Gagnon Revisited

Timothy Kincaid

August 10th, 2008

gagnon.jpgSince I last expressed my opinions about the flaws in his logic, Dr. Robert Gagnon has devoted nearly 40 pages to refuting “Box Turtle Kincaid”. Sadly, the more he writes, the less I find him to be of principled, thoughtful, reasoning intellect.

In Why Box Turtle Kincaid Continues to Be Logic-Challenged and Now Also Principle-Challenged (pdf 15 pages), Gagnon continues the debate over whether his or not his logic was tortured when he offered his proclamation that the high court of the Presbyterian Church USA could and should continue to rule that ordinations of gay persons cannot occur .

Gagnon rightly notes that I quoted the wrong item in my last piece. I referred not to the Authoritative Interpretation from 2008 but to an Advisory Opinion from 2006. That truly is embarrassing. Gagnon believes this mistake says something about my credibility.

The correct full text of the Authoritative Opinion is

“The 218th General Assembly (2008) affirms the authoritative interpretation of G-6.0108 approved by the 217th General Assembly (2006). Further, the 218th General Assembly (2008), pursuant to G-13.0112, interprets the requirements of G-6.0108 to apply equally to all ordination standards of the Presbyterian Church (U.S.A.). Section G-6.0108 requires examining bodies to give prayerful and careful consideration, on an individual, case-by-case basis, to any departure from an ordination standard in matters of belief or practice that a candidate may declare during examination. However, the examining body is not required to accept a departure from standards, and cannot excuse a candidate’s inability to perform the constitutional functions unique to his or her office (such as administration of the sacraments).”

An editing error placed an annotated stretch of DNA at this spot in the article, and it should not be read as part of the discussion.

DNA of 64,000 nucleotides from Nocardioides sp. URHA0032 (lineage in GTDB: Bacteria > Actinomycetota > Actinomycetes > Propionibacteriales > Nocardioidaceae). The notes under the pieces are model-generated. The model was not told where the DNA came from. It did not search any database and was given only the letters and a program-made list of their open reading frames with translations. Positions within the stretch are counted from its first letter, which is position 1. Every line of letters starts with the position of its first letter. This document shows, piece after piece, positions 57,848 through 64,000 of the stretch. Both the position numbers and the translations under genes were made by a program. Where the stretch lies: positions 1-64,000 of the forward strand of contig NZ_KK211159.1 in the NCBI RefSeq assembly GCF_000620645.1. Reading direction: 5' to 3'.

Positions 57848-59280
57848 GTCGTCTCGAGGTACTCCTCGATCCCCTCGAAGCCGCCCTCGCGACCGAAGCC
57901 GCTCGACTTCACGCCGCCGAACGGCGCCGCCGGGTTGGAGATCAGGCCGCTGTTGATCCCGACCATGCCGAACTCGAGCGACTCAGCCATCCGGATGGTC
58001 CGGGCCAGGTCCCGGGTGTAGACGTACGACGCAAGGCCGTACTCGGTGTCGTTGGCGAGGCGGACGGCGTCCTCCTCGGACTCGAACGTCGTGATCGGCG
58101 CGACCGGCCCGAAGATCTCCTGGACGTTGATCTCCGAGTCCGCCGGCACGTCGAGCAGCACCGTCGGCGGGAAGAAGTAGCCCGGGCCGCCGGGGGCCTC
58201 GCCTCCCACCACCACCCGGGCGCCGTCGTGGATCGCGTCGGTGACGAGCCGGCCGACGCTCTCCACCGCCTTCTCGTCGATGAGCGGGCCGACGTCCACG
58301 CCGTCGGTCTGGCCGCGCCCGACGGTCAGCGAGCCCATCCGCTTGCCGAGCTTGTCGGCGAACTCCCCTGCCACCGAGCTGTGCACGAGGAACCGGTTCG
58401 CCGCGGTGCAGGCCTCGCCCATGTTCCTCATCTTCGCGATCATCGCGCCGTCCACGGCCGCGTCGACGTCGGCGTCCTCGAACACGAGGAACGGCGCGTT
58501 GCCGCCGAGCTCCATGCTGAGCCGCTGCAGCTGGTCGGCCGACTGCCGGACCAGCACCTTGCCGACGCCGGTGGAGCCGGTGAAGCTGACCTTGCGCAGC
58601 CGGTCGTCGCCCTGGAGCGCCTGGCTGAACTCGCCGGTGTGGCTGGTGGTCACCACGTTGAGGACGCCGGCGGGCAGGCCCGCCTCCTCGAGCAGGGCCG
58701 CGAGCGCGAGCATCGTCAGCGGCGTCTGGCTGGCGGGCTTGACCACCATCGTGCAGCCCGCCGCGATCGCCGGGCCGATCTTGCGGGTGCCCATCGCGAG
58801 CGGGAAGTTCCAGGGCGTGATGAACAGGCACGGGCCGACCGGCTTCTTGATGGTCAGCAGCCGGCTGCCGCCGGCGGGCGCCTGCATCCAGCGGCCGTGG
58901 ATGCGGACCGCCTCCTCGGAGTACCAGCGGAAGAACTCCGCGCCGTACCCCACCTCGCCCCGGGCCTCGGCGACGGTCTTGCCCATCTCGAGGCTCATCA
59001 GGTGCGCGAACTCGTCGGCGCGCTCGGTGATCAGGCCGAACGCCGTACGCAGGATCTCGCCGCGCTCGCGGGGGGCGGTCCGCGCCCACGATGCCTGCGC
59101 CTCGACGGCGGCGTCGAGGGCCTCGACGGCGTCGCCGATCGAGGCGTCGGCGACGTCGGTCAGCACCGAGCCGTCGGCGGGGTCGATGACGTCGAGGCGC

But while I did use the 2006 opinion to bolster my claim, it was not essential to my argument. My premise is that the General Assembly approved this Opinion as an effort to correct the court’s determination and to allow for gay ordination. It allowed a gay applicant to conscientiously object (the practice of scrupling) to the fidelity and chastity standard and for the board to consider such an applicant for ordination.

Or as Jerry L. Van Marter, in an article on the PCUSA website put it:

The authoritative interpretation reaffirms the scrupling practice affirmed by the 217th General Assembly … and effectively overturns a recent General Assembly Permanent Judicial Commission ruling — Bush vs. Presbytery of Pittsburgh — that G-6.0106b, the commonly called “fidelity and chastity” ordination standard, cannot be scrupled.

I continue to contend that returning to the court and saying, “you can and should override the General Assembly and its clear intent” because of technicalities of language (ie loopholes) is notion unlikely to succeed.

Gagnon explains at great length why he disagrees. I keep trying to shortcut Dr. Gagnon’s convoluted arguments, which seems only to drive him to rage. But at the risk of yet another screed, this seems to be his logic:

  • When the A.I. says “apply equally” it doesn’t really mean equally because some requirements are essential.
  • And because it is the function of ordaining bodies to ordain those in agreement with the Book of Order, ordaining gay candidates would be a violation of the function of the bodies which would invalidate their ability to perform their function. Therefore these ordaining bodies themselves become invalid.

And if that doesn’t adequately paraphrase Gagnon’s mysterious loophole, I give up. It is, to my view, far too tortured a treatment of language and logic to make sense to anyone who isn’t looking for some peculiar view that conforms to their presumptions. Those interested in determining for themselves whether Gagnon is making clear, logical, persuasive arguments can read for themselves.